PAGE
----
Awhile back, I shared the story of my friend James who applied for a job with the WWE by stenciling his resume onto a metal, folding chair. Here’s another example of creative job applications. Originally spied on Reddit, designer Andy Morris created this LEGO minifigure package as his professional calling card. On the reverse, there are links to his resume, LinkedIn Profile, and other contact information.
If you hear about opportunities like this, please share them with me and I will circulate them.
With the article that you read for today’s class, you will be writing a memo outlining several research questions.
When I say research, I mean it as a synonym for investigate, explore, and discover.
While you should have learned something from the article that you read, what can you follow up to learn more about? It could involve something named in the article. It could involve an idea not fully explained in the article. It could be something that the article referenced in passing that you would like to learn more about. It could be anything connected to the article.
So, the goal for this writing assignment is to think of four questions that you could conceivably answer given the time and resources to research on your own.
Your memo should follow this format:
Memo Header (to, from, date, subject)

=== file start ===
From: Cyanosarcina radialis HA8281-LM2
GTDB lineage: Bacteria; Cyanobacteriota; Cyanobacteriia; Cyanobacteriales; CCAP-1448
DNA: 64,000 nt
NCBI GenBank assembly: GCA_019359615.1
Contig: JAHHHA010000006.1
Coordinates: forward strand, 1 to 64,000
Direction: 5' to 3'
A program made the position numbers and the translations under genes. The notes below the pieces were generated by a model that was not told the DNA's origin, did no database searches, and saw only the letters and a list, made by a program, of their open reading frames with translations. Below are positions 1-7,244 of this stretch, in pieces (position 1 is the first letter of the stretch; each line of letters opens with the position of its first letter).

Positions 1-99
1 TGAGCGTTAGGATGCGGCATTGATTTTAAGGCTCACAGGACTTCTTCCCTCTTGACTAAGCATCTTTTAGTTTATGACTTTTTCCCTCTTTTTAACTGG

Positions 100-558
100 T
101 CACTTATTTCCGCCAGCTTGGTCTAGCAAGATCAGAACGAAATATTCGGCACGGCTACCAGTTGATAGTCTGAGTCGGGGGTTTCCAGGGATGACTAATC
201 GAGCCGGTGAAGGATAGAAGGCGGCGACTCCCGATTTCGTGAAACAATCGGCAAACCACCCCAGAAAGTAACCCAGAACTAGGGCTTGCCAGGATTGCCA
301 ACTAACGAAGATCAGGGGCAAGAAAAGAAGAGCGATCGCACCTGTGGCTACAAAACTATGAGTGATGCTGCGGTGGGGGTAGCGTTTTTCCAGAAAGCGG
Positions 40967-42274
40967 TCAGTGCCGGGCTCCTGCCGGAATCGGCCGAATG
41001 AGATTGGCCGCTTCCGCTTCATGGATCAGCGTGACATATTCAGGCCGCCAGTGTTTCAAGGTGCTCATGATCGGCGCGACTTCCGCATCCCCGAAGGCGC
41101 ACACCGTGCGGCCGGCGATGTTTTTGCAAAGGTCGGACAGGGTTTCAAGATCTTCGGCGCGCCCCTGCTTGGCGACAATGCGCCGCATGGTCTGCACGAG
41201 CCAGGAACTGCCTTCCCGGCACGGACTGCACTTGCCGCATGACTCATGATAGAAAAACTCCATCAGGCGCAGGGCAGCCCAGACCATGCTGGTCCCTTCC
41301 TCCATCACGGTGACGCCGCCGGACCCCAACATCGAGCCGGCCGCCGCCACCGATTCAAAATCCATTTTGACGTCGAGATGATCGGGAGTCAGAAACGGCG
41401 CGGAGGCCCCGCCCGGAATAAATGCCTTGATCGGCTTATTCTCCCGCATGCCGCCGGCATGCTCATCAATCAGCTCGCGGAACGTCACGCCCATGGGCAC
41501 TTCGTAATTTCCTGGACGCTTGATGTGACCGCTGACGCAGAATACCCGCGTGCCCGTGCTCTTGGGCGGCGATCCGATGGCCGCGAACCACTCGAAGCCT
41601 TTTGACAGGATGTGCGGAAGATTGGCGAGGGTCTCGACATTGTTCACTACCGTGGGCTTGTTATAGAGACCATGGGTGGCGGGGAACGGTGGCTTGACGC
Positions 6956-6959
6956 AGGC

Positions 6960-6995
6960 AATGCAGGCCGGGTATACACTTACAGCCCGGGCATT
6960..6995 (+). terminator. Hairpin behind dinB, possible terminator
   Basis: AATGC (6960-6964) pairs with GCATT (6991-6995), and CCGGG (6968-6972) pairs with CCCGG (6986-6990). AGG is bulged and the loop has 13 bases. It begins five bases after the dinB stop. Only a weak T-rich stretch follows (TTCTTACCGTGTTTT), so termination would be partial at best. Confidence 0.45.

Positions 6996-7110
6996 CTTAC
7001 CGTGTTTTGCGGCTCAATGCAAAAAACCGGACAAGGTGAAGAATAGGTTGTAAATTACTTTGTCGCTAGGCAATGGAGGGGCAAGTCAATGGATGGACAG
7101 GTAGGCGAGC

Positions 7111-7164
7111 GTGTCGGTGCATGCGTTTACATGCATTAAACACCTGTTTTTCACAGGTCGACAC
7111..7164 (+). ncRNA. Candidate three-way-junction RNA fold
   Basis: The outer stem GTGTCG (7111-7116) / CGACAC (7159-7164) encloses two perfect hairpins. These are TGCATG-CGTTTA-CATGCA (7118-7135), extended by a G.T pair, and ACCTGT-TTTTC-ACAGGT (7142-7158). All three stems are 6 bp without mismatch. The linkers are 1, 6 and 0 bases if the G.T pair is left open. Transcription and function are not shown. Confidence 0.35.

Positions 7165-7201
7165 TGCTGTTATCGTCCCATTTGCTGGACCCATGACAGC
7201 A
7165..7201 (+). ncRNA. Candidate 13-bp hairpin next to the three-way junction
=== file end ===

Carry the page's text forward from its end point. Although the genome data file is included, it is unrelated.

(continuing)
One sentence describing this memo’s purpose.
One sentence summary of the article.
List of four questions.
APA Bibliographic Entry for the article that you read. Use the Purdue OWL APA guide.
Copy-and-paste your work into a comment made to this blog post.
During the second half of class, let’s look at some of the example technical reports available on David McMurrey’s Online Technical Writing site here: https://www.prismnet.com/~hcexres/textbook/models.html, and examples of Literature Review on the Purdue OWL website here: https://owl.english.purdue.edu/media/pdf/20090212013008_560.pdf.
For today’s beginning of class writing assignment, you will write a different kind of letter than the one that you wrote to an editor. In this assignment, you will write to the author inquiring for more information about something discussed in the article. Your letter should demonstrate that you read the article and did some research on your own. Never ask for more information about something without performing your own due diligence to research and learn on your own. Google, Wikipedia, the City Tech Library, etc. are your friends in this regard.
Follow this template for your letter. When you are done writing in Google Docs or Microsoft Word, copy and paste your letter into a comment made to this blog post.
Your Street Address
Your City, State Zip Code
Author’s Full Name
Search Google for their work address–if not available, write c/o Editor First Last Name, Magazine, Address
Dear Mr./Ms. (or Dr. or Prof.–find out!) Author’s Last Name,